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A Subway Ride With Victor Wembanyama to Yankee Stadium


It was a rather unremarkable Tuesday at Central Park West and Columbus Circle. Vendors sold hot dogs, coffee and overpriced bottled water nearby. A light breeze rustled the sycamore branches hanging over a bicycle rental kiosk filled with neat rows of mint green helmets. Then, at 4:41 p.m., a black Mercedes van crept through the jam of buses, police vehicles and flower-adorned bicycle cabs.

Two teenagers watched as a lanky young man in dark sunglasses, black shorts and a white T-shirt unfolded himself out of the van and stood at more than seven feet tall.

“Oh my god!” one of the teenagers said. “It’s Victor Wembanyama!”

Wembanyama was in town for the N.B.A. draft at Barclays Center in Brooklyn on Thursday, when he will almost certainly be selected No. 1 overall by the San Antonio Spurs as one of the most anticipated prospects since LeBron James. He was on his way to Yankee Stadium to throw the ceremonial first pitch for Tuesday night’s game with Seattle. But before that, he wanted to try something he had never done: ride the New York City subway.

“Watch your head!” a police officer bellowed as Wembanyama walked through the station and ducked beneath a cream-painted pipe on the ceiling.

“I’m used to it,” said Wembanyama, who is at least 7-foot-4. In France, where he grew up and played professional basketball last season for Metropolitans 92, he has ridden the Paris metro plenty of times. By now, at 19 years old, he is generally accustomed to bobbing his head to keep it from hitting things.

He had flown to the New York metropolitan area on Monday afternoon, when he was swarmed by fans at Newark Liberty International Airport. Now he had just visited the offices of the N.B.A. players’ union on Sixth Avenue, about a block from Bryant Park. He needed to catch a Bronx-bound D train at Columbus Circle. A teammate from France, Bilal Coulibaly, who is also expected to be drafted early on Thursday, Wembanyama’s agents and his communications manager had come along.

Wembanyama’s family met him at the subway station — his parents, brother and sister — as did police officers, N.B.A. security personnel, in-house content producers for the N.B.A., and reporters and photographers from two French news media outlets and The New York Times. It was a formidably sized group for a Tuesday afternoon subway car.

Harry Cisse, 17, who was on the way to a friend’s graduation, sighed deeply as the group packed onto the train, leaving little space to move or breathe.

“WELCOME TO NEW YORK!” a woman’s voice boomed in the distance as the train began to roll. She added, as Wembanyama stood in the middle of the car with his head bent: “HOW TALL IS HE?”

Sebastian Cardona, 22, immediately texted and called some friends on FaceTime with his iPhone to let them know he was on the train with Wembanyama.

“Rookie of the year!” Cardona yelled before trying to get Wembanyama to turn around for a photo. Cardona, too, was on his way to see the Yankees. He said he knew Wembanyama was going to throw out the first pitch, but he never expected to see him on the subway.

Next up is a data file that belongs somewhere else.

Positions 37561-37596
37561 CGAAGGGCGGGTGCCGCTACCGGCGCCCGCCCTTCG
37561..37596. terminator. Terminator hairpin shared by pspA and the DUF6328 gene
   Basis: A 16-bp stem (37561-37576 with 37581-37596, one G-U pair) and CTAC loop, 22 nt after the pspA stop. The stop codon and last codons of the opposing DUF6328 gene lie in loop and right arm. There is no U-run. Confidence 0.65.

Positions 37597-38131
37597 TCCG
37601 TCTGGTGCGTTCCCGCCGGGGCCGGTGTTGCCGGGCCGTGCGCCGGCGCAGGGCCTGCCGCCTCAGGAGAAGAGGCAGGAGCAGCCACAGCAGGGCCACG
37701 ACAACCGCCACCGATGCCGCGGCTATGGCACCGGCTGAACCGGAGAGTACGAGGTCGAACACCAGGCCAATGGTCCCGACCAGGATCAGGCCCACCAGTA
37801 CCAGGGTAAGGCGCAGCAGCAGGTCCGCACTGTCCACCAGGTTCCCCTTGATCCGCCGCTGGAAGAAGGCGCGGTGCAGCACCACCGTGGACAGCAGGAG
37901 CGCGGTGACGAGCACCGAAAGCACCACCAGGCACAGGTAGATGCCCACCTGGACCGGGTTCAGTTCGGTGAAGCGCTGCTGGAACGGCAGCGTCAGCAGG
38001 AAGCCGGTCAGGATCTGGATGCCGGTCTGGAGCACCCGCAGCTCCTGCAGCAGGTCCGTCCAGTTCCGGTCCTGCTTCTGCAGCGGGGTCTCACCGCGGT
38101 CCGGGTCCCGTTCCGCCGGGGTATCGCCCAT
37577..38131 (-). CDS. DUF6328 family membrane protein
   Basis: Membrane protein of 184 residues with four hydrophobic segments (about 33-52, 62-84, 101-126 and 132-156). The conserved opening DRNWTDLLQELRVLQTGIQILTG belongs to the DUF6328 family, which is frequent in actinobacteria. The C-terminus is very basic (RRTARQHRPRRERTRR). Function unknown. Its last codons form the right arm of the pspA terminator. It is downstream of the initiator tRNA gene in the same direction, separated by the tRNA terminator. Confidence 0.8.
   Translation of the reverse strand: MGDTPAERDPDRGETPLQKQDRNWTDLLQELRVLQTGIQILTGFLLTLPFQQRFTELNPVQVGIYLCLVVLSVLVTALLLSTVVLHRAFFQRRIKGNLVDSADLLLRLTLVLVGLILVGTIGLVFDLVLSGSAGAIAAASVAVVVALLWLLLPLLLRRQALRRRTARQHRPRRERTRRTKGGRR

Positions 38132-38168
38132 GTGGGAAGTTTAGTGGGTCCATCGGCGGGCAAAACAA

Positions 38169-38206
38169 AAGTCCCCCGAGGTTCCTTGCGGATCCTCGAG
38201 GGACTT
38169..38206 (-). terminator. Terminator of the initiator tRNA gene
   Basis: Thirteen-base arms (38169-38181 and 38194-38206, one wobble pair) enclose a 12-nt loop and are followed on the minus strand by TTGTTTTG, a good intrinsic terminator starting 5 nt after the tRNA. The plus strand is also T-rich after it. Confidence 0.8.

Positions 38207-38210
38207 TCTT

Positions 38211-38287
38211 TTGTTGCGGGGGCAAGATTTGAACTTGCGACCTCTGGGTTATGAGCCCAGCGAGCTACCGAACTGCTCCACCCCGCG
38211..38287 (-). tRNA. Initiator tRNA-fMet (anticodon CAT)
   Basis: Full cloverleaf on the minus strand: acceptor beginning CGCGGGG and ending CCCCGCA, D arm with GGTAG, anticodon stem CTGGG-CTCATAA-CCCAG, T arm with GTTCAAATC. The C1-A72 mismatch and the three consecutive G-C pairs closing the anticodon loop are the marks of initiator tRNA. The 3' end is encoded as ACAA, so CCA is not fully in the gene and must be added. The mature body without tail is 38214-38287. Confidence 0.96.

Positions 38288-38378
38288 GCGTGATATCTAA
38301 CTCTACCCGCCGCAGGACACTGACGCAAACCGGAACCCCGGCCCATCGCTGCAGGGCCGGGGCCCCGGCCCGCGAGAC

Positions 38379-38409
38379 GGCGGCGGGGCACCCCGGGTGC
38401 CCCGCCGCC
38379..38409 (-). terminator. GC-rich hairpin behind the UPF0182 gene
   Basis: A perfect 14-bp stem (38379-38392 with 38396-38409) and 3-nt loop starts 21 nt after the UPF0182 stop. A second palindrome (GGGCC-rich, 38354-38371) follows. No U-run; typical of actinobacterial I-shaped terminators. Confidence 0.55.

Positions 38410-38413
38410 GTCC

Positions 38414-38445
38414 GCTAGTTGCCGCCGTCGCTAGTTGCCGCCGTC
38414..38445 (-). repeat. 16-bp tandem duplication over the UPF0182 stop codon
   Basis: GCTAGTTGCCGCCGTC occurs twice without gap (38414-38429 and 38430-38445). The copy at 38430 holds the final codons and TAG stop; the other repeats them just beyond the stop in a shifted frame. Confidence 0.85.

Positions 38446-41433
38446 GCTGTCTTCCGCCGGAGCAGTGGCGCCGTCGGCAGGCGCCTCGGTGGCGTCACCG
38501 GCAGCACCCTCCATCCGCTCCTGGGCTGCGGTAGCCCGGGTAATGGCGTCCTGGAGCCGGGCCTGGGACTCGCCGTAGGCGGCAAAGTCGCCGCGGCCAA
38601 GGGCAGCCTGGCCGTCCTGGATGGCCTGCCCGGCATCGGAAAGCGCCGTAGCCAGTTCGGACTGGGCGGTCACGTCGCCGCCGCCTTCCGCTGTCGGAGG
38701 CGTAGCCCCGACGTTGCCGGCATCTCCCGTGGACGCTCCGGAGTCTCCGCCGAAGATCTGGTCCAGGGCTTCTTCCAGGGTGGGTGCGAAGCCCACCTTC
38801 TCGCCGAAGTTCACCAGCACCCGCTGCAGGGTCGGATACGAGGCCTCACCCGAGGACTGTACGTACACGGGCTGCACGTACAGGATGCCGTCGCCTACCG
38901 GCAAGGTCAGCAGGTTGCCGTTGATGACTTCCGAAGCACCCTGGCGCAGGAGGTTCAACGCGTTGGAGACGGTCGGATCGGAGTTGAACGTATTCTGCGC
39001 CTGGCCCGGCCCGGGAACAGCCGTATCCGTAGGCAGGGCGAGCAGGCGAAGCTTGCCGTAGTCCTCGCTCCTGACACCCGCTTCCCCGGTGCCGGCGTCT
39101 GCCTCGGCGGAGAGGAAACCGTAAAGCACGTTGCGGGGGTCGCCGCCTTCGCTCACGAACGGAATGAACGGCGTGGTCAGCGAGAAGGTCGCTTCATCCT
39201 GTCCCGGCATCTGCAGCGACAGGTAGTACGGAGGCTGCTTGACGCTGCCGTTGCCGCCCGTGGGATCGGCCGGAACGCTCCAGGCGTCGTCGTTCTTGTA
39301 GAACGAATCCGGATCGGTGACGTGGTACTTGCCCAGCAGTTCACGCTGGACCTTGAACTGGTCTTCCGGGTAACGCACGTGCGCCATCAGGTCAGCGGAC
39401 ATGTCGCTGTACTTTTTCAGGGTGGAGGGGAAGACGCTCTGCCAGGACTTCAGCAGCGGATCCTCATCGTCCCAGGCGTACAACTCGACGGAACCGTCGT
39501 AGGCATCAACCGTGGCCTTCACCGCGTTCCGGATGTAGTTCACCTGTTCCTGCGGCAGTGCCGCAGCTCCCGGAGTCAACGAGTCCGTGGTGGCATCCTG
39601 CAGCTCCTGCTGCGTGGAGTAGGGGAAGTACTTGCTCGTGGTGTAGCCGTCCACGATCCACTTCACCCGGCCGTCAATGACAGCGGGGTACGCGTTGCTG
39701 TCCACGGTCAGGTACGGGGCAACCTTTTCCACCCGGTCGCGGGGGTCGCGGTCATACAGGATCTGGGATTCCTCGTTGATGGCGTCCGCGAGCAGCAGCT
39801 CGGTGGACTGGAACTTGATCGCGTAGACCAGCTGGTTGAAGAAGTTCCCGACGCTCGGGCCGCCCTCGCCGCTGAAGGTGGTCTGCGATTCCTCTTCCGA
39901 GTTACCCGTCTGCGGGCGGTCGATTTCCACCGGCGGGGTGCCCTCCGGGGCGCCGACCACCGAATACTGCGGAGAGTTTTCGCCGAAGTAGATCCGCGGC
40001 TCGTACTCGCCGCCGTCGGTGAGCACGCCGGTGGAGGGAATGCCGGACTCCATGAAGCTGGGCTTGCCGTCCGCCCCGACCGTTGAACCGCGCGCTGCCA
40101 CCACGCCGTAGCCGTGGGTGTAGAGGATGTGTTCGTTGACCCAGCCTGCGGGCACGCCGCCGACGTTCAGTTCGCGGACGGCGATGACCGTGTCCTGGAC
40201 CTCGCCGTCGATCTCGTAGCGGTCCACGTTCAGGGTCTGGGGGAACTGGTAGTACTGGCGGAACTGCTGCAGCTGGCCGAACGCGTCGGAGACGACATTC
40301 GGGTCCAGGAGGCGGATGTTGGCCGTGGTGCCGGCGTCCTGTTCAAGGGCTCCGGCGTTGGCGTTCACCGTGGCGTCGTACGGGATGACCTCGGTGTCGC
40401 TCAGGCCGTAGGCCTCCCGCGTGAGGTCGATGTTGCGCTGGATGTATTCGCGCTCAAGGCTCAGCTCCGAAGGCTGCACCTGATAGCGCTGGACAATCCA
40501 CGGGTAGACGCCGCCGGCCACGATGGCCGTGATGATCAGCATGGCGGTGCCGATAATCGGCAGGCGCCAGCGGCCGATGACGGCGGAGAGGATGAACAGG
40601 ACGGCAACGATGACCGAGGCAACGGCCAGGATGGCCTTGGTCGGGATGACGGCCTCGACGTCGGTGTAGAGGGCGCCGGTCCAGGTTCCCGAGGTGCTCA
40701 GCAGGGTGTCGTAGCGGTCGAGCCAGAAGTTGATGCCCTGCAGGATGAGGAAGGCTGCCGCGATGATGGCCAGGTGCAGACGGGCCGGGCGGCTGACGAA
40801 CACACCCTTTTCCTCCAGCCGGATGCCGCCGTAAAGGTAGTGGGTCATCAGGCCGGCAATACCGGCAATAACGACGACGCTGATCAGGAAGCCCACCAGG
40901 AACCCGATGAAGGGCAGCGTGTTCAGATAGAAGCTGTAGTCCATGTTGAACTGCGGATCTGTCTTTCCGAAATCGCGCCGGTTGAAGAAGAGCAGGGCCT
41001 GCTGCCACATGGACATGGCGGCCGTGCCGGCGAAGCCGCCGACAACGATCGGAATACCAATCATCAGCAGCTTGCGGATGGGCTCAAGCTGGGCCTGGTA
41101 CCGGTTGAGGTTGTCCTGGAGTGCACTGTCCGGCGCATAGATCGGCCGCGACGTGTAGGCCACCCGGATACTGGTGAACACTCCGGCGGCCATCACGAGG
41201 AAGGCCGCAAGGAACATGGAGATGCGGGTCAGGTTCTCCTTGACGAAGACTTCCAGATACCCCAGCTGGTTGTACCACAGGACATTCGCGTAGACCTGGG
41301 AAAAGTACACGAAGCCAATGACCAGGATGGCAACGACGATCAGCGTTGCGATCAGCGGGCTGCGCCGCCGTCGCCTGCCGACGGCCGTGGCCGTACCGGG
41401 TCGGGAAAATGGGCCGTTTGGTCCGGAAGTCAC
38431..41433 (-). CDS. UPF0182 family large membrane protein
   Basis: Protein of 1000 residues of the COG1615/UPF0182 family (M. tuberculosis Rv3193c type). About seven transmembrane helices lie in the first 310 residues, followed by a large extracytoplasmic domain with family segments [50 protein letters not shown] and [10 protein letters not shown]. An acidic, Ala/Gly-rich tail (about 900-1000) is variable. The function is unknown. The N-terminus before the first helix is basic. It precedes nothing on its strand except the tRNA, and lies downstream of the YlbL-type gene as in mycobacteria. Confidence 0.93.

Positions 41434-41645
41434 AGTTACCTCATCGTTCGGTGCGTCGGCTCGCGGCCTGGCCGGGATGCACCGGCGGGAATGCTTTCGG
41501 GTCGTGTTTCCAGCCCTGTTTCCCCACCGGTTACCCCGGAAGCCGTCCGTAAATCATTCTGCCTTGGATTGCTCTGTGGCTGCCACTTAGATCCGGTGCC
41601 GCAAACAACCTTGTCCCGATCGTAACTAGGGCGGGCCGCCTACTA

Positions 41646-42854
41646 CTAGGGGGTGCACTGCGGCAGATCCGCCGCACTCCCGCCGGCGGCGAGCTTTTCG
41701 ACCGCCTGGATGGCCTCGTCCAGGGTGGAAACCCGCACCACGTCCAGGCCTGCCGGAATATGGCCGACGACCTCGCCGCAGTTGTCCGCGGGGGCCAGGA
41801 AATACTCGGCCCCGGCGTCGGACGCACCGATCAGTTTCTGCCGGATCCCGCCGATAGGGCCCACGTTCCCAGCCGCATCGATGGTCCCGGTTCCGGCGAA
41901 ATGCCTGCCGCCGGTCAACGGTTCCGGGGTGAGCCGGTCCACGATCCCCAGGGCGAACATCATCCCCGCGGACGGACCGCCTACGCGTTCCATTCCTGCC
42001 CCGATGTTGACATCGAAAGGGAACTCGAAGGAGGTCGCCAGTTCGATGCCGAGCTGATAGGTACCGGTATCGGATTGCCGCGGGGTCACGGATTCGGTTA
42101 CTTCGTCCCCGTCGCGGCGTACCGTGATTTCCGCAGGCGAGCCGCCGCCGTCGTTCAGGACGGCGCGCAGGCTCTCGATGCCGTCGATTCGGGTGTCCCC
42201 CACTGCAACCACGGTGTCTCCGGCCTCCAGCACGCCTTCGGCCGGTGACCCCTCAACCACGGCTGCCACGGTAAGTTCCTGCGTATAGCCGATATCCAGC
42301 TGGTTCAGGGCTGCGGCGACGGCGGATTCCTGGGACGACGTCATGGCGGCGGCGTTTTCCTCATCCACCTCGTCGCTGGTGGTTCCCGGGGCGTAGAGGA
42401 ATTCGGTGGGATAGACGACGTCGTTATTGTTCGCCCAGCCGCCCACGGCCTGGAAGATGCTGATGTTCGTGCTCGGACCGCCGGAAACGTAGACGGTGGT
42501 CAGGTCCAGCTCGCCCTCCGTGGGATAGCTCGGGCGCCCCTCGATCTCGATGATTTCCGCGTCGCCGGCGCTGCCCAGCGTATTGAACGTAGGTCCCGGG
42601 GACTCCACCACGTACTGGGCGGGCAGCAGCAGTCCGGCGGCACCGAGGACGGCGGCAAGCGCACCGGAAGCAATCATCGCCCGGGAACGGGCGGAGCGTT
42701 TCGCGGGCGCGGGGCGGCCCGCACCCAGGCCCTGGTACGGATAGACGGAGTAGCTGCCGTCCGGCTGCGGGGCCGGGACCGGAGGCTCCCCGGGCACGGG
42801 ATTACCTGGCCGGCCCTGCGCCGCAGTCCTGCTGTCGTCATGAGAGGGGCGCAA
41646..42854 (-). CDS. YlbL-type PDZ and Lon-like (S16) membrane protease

A few feet away, a woman shouted in French for Wembanyama to turn. He obliged a couple of times and smiled for her photos. Aladji Sacko, 25, a Frenchman who now lives in New York, was standing next to the woman on his way home.

“I’ve only seen him on TV,” Sacko said as he grinned. A few minutes later he wove through the crowded car to sneak closer for a photo.

After the first stop, at 125th Street, Wembanyama found a seat. Two seats away, a woman’s headphones flashed colored lights. She closed her eyes and ignored the commotion around her.

Wembanyama smiled as he sat, then spent most of the ride like anyone might — checking his phone, chatting with his companions. He did a short interview with the N.B.A.’s entertainment group, telling them he wished he had a chance to visit more of the city. After Thursday night, Wembanyama is expected to be whisked off to San Antonio.

It took four stops on the D train to go from Columbus Circle to Yankee Stadium. Wembanyama and his court left the train together, ascending a yellow-tiled stairwell into the Bronx. People driving and biking by Wembanyama yelled to get his attention. One person in a car shouted, “Go Spurs!” and Wembanyama smiled to acknowledge the cheer.

Fans waiting in line to enter Yankee Stadium grabbed their cellphones to record Wembanyama as he passed by, chattering excitedly about the N.B.A. draft.

Inside the stadium, Wembanyama spent some time in the dugout with Yankees catcher Jose Trevino, perhaps getting some advice on his impending pitch. Wembanyama fiddled with a baseball that looked like a golf ball in his outsize hands. He left the dugout to sign autographs and pose for pictures with children.

He still had more than an hour before his pitch.

When it was finally time, he clapped as he approached the mound. The crowd, still filling in, cheered to welcome him. Wembanyama wound up and threw the pitch too far outside for Yankees pitcher Clarke Schmidt, stationed behind home plate, to catch it.

Wembanyama shrugged, and then he laughed.





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